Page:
What? - I employ earthquakes to study crustal processes, and conversely, use these crustal processes to understand the physics of earthquakes and deformation. Some questions that drive my research are -
Why and how earthquakes of similar magnitudes manifest differently?
What is the role of sub-surface structure and composition in seismic patterns?
How reliable are these patterns; if so, how do we use them to our advantange?
How do we better characterize an earthquake upon its occurrence?
How close are we to earthquake early warning?
How do earthquakes interact with neighbouring tectonic, geophysical, geomorphological, geochemical features?
What can we learn from tectonics on earth and how does it compare to other planets?
Why? - Earth's crustal deformation over geologic and historic timescales has moulded the geopolitical and socio-economic construct of the world we live in. Its study facilitates an understanding, and to an extent helps modulate, its present and future effects on our existence and way of life. An investigation into this deformation over time also enables us to use Earth as a reference to study planet-like bodies within observable distances.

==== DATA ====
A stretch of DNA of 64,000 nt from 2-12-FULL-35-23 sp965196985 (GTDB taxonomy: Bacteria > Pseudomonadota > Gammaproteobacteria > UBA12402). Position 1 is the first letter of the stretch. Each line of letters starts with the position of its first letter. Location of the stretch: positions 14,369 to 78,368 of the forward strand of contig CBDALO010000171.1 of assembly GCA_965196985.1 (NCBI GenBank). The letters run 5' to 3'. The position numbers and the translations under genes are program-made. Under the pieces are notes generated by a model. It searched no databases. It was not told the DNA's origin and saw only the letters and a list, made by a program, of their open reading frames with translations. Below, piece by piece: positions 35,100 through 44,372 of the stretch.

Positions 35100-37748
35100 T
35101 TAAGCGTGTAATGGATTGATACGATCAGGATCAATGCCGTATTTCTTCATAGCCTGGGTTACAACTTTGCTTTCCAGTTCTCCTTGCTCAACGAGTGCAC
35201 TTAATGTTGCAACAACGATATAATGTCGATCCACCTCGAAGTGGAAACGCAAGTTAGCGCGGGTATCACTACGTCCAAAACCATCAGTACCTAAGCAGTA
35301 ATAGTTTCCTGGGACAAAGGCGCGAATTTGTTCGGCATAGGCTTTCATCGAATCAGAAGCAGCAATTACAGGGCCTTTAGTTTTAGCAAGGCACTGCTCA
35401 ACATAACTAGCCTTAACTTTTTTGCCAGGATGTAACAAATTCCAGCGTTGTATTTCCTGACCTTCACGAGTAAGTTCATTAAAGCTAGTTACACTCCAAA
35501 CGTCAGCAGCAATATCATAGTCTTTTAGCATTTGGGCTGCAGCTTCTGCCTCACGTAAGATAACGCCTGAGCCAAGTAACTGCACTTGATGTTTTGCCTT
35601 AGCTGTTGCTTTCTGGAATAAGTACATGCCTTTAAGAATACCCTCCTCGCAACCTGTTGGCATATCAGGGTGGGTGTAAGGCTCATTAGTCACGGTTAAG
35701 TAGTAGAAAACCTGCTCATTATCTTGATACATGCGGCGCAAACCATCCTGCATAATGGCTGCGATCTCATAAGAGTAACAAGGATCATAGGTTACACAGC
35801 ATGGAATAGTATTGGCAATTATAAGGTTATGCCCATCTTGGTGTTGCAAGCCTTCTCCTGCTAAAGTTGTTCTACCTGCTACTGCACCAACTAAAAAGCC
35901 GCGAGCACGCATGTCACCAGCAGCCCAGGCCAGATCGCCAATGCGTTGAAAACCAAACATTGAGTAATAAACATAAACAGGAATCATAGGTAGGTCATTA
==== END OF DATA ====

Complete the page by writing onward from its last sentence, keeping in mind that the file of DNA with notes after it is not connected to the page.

IMPORTANT: It does not hurt to note that this is one field where science truly meets adventure!
How? - I use both seismic and geodetic data to study, characterize, and model earthquakes. Thus far, I have worked on various subduction, convergent, and tranform-rift zones, with a focus on understanding earthquake physics and the cause/effects of stress-release processes.